Gary Gensler Ftx: The collapse of FTX has become the financial scandal of the decade, and U.S. lawmakers are eager to know who’s at fault. On Tuesday, the Senate Banking Committee interrogated members of the Federal Reserve and other financial agencies about how FTX could have siphoned off billions in customer and investor funds without anyone noticing. While there was some finger-pointing and calls for new laws regulating crypto, lawmakers are likely to get really fired up when SEC Chair Gary Gensler–the country’s top financial cop–is questioned about FTX’s misbegotten empire.
One Washington insider familiar with the crypto scene told me that Gensler will likely face intense congressional questioning about why his agency missed such a significant fraud that took place right under its nose. Some lawmakers are likely to question the SEC chair why, just a month before FTX collapsed, he had chosen to engage in an overly public enforcement action against Kim Kardashian over a minor token sale from 2021. After Republicans take control of the House in January, concerns will only increase. Rep. Tom Emmer (R-Minn.), a member of GOP leadership, has already indicated his readiness to investigate Gensler regarding an alleged plan to secure a regulatory monopoly for FTX after meeting with CEO Sam Bankman-Fried in March.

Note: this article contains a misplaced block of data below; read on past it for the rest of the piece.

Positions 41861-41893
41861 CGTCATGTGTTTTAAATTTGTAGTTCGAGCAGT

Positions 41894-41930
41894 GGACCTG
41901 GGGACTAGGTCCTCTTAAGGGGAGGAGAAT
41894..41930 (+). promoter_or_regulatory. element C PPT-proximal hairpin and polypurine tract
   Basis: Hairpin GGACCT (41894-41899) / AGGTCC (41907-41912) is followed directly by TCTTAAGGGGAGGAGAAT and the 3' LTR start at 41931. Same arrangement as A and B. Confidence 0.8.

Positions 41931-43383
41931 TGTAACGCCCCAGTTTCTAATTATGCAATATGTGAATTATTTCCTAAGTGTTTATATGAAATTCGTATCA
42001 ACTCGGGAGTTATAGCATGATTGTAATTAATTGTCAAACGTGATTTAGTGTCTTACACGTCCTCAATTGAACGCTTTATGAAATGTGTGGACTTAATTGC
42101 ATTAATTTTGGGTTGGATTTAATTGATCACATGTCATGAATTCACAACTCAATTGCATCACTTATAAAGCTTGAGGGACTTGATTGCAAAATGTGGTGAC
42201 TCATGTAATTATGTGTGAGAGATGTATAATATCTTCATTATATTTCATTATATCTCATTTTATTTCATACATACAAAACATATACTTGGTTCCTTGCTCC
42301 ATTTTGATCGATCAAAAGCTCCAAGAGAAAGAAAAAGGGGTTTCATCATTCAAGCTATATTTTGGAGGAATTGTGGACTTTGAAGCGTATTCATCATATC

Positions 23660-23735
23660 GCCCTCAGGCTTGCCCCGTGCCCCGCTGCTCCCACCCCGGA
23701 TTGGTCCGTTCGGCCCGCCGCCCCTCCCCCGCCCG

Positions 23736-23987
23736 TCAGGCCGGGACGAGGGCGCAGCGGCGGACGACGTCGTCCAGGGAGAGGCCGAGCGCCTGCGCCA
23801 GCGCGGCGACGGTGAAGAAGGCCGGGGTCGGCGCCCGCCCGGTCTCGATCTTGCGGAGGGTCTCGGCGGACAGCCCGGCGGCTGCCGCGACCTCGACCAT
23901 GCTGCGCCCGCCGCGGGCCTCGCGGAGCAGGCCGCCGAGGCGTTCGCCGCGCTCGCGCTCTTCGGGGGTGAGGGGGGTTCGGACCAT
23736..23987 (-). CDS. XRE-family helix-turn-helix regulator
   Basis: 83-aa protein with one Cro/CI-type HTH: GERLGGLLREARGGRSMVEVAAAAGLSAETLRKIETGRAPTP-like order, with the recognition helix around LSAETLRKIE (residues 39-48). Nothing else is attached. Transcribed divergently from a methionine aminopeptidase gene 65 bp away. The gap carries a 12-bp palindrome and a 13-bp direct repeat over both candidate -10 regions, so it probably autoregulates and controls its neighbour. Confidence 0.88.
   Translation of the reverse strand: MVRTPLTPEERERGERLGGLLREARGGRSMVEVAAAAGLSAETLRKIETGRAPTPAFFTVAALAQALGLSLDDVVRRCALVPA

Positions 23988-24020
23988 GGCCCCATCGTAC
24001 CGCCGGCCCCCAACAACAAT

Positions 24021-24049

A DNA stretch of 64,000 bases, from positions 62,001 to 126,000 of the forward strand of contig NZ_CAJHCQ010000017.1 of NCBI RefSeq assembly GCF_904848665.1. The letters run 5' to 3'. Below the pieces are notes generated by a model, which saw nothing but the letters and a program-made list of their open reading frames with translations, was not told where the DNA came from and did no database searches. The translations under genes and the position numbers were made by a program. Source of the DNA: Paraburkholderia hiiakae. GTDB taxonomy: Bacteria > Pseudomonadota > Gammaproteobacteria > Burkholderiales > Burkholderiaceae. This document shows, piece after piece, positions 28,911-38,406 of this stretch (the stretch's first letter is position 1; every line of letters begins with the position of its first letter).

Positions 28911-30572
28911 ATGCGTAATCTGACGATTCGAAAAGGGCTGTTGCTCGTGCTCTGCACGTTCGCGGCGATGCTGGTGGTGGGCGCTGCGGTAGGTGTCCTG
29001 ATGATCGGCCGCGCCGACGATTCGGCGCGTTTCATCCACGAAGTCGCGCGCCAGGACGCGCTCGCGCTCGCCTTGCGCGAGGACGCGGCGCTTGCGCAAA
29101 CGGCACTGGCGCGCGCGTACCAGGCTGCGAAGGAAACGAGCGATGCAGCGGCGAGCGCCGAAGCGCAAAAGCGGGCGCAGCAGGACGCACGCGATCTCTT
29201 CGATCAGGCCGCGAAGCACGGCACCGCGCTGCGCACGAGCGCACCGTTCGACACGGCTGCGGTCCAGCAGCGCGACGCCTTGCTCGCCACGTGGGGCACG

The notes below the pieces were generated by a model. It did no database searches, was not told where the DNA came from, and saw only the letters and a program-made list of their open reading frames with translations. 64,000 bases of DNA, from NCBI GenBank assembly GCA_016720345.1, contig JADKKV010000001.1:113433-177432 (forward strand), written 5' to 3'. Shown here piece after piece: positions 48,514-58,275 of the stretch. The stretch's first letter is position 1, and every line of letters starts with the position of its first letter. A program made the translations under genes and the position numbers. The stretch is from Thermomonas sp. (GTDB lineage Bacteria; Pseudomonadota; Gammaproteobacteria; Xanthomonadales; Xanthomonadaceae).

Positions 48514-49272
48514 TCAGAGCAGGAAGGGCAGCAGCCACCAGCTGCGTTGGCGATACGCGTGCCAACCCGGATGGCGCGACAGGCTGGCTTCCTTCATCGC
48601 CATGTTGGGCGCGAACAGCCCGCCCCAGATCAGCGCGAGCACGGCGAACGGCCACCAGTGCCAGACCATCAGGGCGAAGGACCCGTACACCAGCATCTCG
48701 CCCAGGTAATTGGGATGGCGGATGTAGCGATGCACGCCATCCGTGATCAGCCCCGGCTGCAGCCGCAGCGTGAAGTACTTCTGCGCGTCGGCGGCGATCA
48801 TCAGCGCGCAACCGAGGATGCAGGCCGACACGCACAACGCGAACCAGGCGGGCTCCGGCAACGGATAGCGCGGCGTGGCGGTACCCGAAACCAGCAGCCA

Gensler may face tough political odds, but that doesn’t guarantee him his job. A source within the Democratic party tells me Gensler’s strategy will be to project himself as a hero for keeping FTX and other major crypto exchanges offshore–an act which influential progressives who dislike crypto will celebrate him for. Additionally, Gensler may attempt to shift blame away from the SEC onto its smaller sister agency, the CFTC–whose mandate it oversees derivatives (FTX was one), an ironic tactic considering Gensler has claimed broad crypto jurisdiction for himself instead.
Meanwhile, a Washington insider warned me the GOP could risk playing into conspiracy theories about Gensler’s connections to top Democrats. He had some valid points. After I alluded to some of those connections in last week’s post, my Twitter feed lit up with right-wing extremists declaring Gensler’s activities were part of an extensive plot involving George Soros, Bill Clinton, pedos, etc. If any one of the House Republicans starts making such claims publicly, it will only further solidify Gensler’s support among Democrats and the White House.
All of this points to a growing concern among serious crypto policy experts: The debate over how to regulate cryptocurrency is increasingly divided along partisan lines, an unfortunate development for anyone interested in crypto and American innovation. Blockchain is fundamentally an apolitical technology and needs the appropriate legal framework in order to flourish. Let us hope that during Gensler’s coming questioning, this important point won’t get lost.
Caroline Ellison’s Tumblr blogs reveal she had an interest in polyamory, Chinese harems, and the Indian caste system at 28 years old. (Decrypt)
Sam Bankman-Fried recently leaked documents to investors, revealing FTX’s revenues had grown 6,600% in two years (fortune).
Ten major banks, in partnership with the New York Fed, are launching a blockchain-based digital money system known as “regulated liability network” or RLN (PYMNTS).
FTX’s corporate coach says he was “shocked” by SBF’s extensive financial fraud, adding that staff members appeared to have been “undersexed, if anything.” (NYT)
Tuvalu, a small Pacific island nation whose existence is threatened by rising sea levels, plans to create a metaverse version of itself in order to preserve its geography and culture (Reuters).